It seems to me that our politics at the moment, and the rise of this president in particular, is built on a rejection of the idea that we should feel shame. It's built on a desire to not feel that shame — to in fact say that what has been given back is now more than enough, that the class that should be considered aggrieved, that should be considered disrespected, that should be considered in need of sympathy and empathy and understanding has actually changed to rural whites.
The project you're undertaking here feels to me— and I don't mean this in the way I think the term is often used — un-American. Un-American in the sense that America has been a society that is particularly resistant to shame, that believes in the value and forgetting things quickly and moving on from things fast. Do you see the project of trying to rehabilitate shame and its role in American life as something that is counter to our history and culture?
I agree that we don't have a political culture that rewards those who recognize they've made a mistake. We have a political culture where most of our politicians think that if they stand up and say, “I made a mistake, and I'm sorry," that makes them look weak.
In our personal lives, in our familial lives, we understand the importance of remorse and regret. You show me two people who've been in love for 50 years, I'll show you two people who've learn how to apologize to one another when they hurt each other, when they fall down. That's a stronger union. As I mentioned, in the criminal justice context, we insist on it. We insist on offenders expressing their shame before we trust them again.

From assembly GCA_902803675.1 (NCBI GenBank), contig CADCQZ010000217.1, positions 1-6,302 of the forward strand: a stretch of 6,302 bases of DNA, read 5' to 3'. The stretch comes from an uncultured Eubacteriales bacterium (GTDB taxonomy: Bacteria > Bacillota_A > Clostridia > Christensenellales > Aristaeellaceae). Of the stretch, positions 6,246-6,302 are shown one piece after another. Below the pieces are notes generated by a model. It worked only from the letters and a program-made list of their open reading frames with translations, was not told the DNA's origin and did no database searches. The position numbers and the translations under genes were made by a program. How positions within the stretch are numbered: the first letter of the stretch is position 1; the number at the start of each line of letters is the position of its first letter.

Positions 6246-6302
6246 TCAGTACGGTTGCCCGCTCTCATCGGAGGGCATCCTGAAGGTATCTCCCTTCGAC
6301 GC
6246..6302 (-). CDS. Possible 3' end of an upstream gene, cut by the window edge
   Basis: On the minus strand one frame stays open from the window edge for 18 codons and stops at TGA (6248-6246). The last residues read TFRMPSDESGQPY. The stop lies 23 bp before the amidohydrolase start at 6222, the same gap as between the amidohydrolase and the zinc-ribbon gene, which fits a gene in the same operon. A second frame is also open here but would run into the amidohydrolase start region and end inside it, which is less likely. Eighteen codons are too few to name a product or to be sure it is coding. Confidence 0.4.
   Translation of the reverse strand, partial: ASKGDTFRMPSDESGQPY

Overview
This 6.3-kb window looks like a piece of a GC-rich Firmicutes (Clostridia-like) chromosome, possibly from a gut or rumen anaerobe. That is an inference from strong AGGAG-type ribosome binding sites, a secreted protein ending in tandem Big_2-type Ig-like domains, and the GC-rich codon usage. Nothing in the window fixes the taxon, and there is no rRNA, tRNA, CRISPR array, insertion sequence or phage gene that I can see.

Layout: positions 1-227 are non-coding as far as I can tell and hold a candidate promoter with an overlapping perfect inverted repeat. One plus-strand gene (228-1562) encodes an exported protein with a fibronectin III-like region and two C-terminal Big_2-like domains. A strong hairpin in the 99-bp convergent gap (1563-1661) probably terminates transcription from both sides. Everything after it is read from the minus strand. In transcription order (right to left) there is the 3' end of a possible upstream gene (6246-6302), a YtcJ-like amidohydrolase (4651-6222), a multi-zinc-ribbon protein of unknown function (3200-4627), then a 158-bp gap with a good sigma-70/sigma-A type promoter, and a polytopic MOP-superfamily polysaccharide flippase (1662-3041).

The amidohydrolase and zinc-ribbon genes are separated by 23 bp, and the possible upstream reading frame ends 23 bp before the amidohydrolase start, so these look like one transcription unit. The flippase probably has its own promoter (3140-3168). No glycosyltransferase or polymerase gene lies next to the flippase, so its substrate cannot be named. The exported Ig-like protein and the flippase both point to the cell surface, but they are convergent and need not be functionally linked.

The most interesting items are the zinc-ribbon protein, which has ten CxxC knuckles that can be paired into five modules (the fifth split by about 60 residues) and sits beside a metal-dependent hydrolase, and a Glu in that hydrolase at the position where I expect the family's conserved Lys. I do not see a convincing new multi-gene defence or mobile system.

I don't have an interest in humiliating people. In fact, one of the reasons why I think we struggle so much with confronting our failures is that we've created such a punitive society. We're so punitive in America that I think most people think if they say, “I'm wrong,” or, “I made a mistake,” that they're going to punished for that. I don't want to punish this country for these decades of abuses. I want to liberate us.
I actually believe in redemption. I believe in recovery. I believe in rehabilitation. That's why I advocate for people on death row and children who committed violent crimes and people who have broken the law. I believe in it for our country too. We cannot get to the reconciliation without the truth. We cannot get there if we don't acknowledge what it is we are struggling to recover from.
You made a point earlier in our conversation that I thought was very profound, where you said that because of our history, it doesn't take much for us to create distrust in this country. There are a lot of people we’re talking about whom members of their race took a lot, but it's not like they're doing so well now. There's nothing they feel they have to give. They live in communities rocked by opioids, that have too few jobs, that are in intense distress themselves. Some of these folks might look at that stronger union you talk about and say, “That is union in which I am not stronger.”